5. Type of education they have and the level they went to
6. Do they have education or actual experience in the legal field?
7. Their work history going back 10 years including who they worked for, what their position was and what they did and how long they worked for each place
8. The same information as number 7 only as applied to their spouse or any adult living in their household
9. Their primary activities or hobbies that are outside
10. Do they have any military background? If they do, what branch did they serve under, how long, what highest rank they obtained, what their duties consisted of or if they are discharged and what type was it?
11. Any prior military service
12. Any involvement in any civil lawsuit at all personally or work related
13. Any friends or family involved in civil lawsuits personally or work related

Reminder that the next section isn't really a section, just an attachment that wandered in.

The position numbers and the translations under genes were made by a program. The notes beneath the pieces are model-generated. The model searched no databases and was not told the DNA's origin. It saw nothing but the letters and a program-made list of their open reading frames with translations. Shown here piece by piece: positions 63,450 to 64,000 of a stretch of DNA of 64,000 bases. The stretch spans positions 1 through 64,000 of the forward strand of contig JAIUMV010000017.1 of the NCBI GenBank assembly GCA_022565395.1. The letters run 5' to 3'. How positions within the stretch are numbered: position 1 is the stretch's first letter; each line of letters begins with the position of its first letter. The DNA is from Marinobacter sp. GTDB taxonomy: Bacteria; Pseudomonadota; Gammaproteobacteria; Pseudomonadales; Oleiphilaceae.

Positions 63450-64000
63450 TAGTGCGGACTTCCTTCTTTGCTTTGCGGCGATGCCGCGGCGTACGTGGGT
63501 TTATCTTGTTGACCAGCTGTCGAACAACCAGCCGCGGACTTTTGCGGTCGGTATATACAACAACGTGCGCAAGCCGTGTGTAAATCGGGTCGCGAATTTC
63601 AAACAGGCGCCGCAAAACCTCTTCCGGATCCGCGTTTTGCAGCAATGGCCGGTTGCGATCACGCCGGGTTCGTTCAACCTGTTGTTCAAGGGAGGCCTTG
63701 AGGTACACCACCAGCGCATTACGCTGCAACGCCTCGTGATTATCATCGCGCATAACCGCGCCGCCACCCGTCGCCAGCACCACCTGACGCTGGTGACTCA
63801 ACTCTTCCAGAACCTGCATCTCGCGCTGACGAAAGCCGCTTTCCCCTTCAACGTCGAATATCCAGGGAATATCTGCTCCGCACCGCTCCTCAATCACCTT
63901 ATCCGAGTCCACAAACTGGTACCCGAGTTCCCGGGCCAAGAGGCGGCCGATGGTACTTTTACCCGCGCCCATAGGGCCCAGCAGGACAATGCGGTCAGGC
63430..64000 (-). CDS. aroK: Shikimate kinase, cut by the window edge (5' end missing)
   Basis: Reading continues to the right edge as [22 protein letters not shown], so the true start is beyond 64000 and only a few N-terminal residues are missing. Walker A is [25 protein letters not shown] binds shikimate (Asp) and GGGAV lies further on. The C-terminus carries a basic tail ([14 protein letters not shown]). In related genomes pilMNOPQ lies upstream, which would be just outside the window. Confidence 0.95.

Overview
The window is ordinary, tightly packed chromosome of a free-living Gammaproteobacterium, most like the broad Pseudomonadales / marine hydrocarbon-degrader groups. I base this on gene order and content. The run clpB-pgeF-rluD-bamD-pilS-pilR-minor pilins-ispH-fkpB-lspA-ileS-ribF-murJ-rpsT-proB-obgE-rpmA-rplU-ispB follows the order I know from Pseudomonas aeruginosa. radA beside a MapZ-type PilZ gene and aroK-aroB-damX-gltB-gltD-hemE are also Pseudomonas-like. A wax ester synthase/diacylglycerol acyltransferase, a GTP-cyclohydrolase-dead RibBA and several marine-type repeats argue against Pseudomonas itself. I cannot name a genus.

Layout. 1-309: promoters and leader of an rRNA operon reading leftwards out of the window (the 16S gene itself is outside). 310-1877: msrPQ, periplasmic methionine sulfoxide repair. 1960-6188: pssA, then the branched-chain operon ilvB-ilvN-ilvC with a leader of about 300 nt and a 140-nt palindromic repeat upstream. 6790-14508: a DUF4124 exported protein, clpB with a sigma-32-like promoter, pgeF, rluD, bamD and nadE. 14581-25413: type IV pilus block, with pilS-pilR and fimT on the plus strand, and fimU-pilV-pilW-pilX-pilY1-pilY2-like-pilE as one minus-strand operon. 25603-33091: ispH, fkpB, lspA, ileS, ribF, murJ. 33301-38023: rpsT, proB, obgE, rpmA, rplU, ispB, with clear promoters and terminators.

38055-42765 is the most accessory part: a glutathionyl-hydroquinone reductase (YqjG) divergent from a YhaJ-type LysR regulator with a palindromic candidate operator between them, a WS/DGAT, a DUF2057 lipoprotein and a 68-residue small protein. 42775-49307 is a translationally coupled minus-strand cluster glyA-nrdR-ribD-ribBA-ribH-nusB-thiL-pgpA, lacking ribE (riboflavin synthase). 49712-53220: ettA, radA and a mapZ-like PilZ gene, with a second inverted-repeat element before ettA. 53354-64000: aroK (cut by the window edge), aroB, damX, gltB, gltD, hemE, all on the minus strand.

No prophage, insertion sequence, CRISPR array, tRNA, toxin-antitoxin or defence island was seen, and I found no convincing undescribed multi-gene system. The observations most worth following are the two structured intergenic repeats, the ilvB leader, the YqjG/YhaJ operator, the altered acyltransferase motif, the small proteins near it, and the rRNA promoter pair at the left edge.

14. Were they ever a witness either at court or in a deposition?
In the Jury Guide (2010), Lawyers and/or the judge ask jurors questions about their personal lives or beliefs about certain issues: especially if it pertains to the upcoming case. The reason why they do this is evaluate the juror’s ability to serve and...

Find Another Essay On Juror Information

Movie Analysis "Twelve Angry Men"

1745 words - 7 pages . An effective group should include teamwork, respect, motivation, cooperation etc. and of course a good attitude. Moreover, an ideal group only succeeds when it has achieved a balance between the group goals and its member's needs. So, it is very important to share opinions, information and to speak up! It is obviously that group members rarely work together for a long time without expressing disagreements. Conflict is unavoidable in

"12 Angry Men" - Analysis